- Stents implanted in >80% of percutaneous coronary intervention (PCI) following balloon angioplasty to decrease acute and long-term restenosis
- However, until reendothelialization, the risk of thrombosis is increased, and the patient must be maintained on dual antiplatelet therapy (typically ASA + clopidogrel [Plavix®])
Table 22-1 Duration of Antiplatelet Therapy Following PCI or Stent Implantation |Favorite Table|Download (.pdf)
Table 22-1 Duration of Antiplatelet Therapy Following PCI or Stent Implantation
|Procedure||Duration of dual antiplatelet therapy||Then, continue ASA|
|PCI without stent||2–4 weeks||Indefinitely|
|Bare metal stents (BMS)||30–45 days||Indefinitely|
|Drug-eluting stents (DES)||12 months||Indefinitely|
The issue is the balance between:
- Bleeding risk of proposed surgery (to be assessed by surgeon and anesthesiologist) under antiplatelet therapy:
- Low risk (minor ophthalmologic, endoscopic, superficial procedures, dermatologic)
- Intermediate risk (orthopedic, urologic, uncomplicated abdominal, thoracic, or head and neck surgeries)
- High risk (aortic, vascular, anticipated prolonged surgical procedures associated with large fluid shifts or blood loss, emergency procedure)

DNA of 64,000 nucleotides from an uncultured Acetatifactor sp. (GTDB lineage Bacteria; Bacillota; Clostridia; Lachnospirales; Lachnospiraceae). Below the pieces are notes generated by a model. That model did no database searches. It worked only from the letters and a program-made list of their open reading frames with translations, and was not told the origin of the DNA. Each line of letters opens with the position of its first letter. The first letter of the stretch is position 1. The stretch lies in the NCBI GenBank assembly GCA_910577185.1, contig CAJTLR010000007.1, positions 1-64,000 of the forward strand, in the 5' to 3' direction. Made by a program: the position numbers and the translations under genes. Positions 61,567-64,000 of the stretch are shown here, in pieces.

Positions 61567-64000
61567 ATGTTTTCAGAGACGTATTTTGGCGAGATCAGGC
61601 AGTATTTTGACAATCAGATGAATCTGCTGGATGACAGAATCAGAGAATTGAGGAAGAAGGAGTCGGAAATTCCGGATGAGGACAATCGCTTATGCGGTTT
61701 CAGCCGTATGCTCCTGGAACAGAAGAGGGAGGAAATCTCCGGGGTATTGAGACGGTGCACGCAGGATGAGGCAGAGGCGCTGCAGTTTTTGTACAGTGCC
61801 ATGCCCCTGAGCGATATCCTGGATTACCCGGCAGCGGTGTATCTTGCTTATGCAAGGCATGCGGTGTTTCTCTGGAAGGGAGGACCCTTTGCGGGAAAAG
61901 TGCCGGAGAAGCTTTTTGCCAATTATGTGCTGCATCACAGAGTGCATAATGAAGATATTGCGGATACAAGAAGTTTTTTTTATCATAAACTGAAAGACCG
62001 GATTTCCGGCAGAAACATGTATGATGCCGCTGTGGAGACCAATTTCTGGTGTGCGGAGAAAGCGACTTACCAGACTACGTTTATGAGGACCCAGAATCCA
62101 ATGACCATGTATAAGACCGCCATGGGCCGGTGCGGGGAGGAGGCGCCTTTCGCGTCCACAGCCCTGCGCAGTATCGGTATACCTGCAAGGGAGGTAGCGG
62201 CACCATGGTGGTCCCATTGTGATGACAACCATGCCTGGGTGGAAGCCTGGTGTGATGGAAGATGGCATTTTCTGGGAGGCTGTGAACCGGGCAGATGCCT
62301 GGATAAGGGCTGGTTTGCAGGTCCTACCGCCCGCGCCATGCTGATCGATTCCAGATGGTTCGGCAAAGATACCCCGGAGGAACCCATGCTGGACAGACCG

- Also consider the site of surgery: intracranial and some ophthalmologic procedures where even minor bleeding is intolerable
- Likelihood and importance of possible stent thrombosis (assess in conjunction with a cardiologist, ideally the one who implanted the stent). Higher risk if:
- Noncardiac surgery <6 weeks for BMS and <1 year for DES
- Types of lesions:
- Ostial lesions
- Bifurcation lesions
- Small (<3 mm) stent diameter
- Multiple or long (>18 mm) lesions, overlapping stents
- Renal insufficiency
- Advanced age
- Low EF
- Prior brachytherapy (intracoronary irradiation to prevent reocclusion)
- Indication for stenting was acute MI or acute coronary syndrome
In most cases, the risk of thrombosis if antiplatelet therapy is interrupted is higher than the added risk of bleeding (even if transfusion is needed).
- Discuss whether surgery can be safely performed in a hospital where a cath lab is not immediately available (if that is the case)
- If emergent surgery: proceed under antiplatelet therapy; manage bleeding as needed
- If semi-urgent surgery:
- Implant BMS
- Complete dual antiplatelet therapy as indicated (30–45 days)
- Then proceed to surgery on ASA
- If elective surgery:
- Patient with DES:
- Usual case: defer procedure until completion of appropriate course of dual antiplatelet therapy (12 months), and then perform procedure on ASA:
- If ASA is not recommended for that type of surgery (e.g., spinal fusion), discontinue ASA preoperatively and restart as soon as possible
- If patient is still taking clopidogrel after 12 months (because deemed high thrombosis risk by cardiologist):
- Discontinue clopidogrel and have surgery on ASA, if possible; restart clopidogrel as soon as possible
- Patient with BMS:
- Delay procedure for 30–45 days (until completion of dual antiplatelet therapy), and then perform procedure on ASA if possible
- If ASA not recommended, d/c ASA preoperatively and resume postoperatively as soon as possible
Table 22-2 Management Recommendation Depending on Risk of Surgical Bleeding and Risk of Stent Thrombosis
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